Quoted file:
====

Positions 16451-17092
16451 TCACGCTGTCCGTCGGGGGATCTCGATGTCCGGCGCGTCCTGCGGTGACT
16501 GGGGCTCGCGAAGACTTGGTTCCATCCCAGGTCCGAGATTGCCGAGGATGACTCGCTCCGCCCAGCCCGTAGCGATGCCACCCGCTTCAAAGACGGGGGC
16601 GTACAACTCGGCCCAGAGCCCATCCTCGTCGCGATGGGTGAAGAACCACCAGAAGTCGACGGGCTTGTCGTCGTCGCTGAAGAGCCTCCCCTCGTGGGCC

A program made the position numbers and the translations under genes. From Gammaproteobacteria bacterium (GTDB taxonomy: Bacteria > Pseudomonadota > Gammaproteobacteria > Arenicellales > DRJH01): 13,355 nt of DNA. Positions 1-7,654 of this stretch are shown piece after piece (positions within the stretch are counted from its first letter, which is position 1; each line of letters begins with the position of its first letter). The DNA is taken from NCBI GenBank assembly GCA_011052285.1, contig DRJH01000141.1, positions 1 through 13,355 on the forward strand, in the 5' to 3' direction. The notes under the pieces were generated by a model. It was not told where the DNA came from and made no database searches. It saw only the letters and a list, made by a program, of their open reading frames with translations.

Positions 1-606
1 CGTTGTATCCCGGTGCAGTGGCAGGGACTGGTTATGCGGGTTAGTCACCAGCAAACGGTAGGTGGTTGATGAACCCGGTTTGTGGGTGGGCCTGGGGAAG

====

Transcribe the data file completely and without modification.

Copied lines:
Positions 16451-17092
16451 TCACGCTGTCCGTCGGGGGATCTCGATGTCCGGCGCGTCCTGCGGTGACT
16501 GGGGCTCGCGAAGACTTGGTTCCATCCCAGGTCCGAGATTGCCGAGGATGACTCGCTCCGCCCAGCCCGTAGCGATGCCACCCGCTTCAAAGACGGGGGC
16601 GTACAACTCGGCCCAGAGCCCATCCTCGTCGCGATGGGTGAAGAACCACCAGAAGTCGACGGGCTTGTCGTCGTCGCTGAAGAGCCTCCCCTCGTGGGCC

A program made the position numbers and the translations under genes. From Gammaproteobacteria bacterium (GTDB taxonomy: Bacteria > Pseudomonadota > Gammaproteobacteria > Arenicellales > DRJH01): 13,355 nt of DNA. Positions 1-7,654 of this stretch are shown piece after piece (positions within the stretch are counted from its first letter, which is position 1; each line of letters begins with the position of its first letter). The DNA is taken from NCBI GenBank assembly GCA_011052285.1, contig DRJH01000141.1, positions 1 through 13,355 on the forward strand, in the 5' to 3' direction. The notes under the pieces were generated by a model. It was not told where the DNA came from and made no database searches. It saw only the letters and a list, made by a program, of their open reading frames with translations.

Positions 1-606
1 CGTTGTATCCCGGTGCAGTGGCAGGGACTGGTTATGCGGGTTAGTCACCAGCAAACGGTAGGTGGTTGATGAACCCGGTTTGTGGGTGGGCCTGGGGAAG